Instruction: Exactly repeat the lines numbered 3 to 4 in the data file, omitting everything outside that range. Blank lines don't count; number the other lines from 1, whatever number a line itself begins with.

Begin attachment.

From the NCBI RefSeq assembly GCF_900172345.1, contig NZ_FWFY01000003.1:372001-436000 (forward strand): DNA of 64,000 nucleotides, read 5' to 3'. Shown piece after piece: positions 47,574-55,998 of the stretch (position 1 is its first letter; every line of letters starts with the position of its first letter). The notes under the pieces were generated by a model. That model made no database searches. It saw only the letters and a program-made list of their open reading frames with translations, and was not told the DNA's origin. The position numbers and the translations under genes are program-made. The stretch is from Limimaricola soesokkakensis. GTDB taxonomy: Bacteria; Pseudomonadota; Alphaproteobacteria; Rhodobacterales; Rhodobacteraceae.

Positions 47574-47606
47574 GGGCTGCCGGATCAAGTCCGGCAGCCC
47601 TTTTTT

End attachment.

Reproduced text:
47574 GGGCTGCCGGATCAAGTCCGGCAGCCC
47601 TTTTTT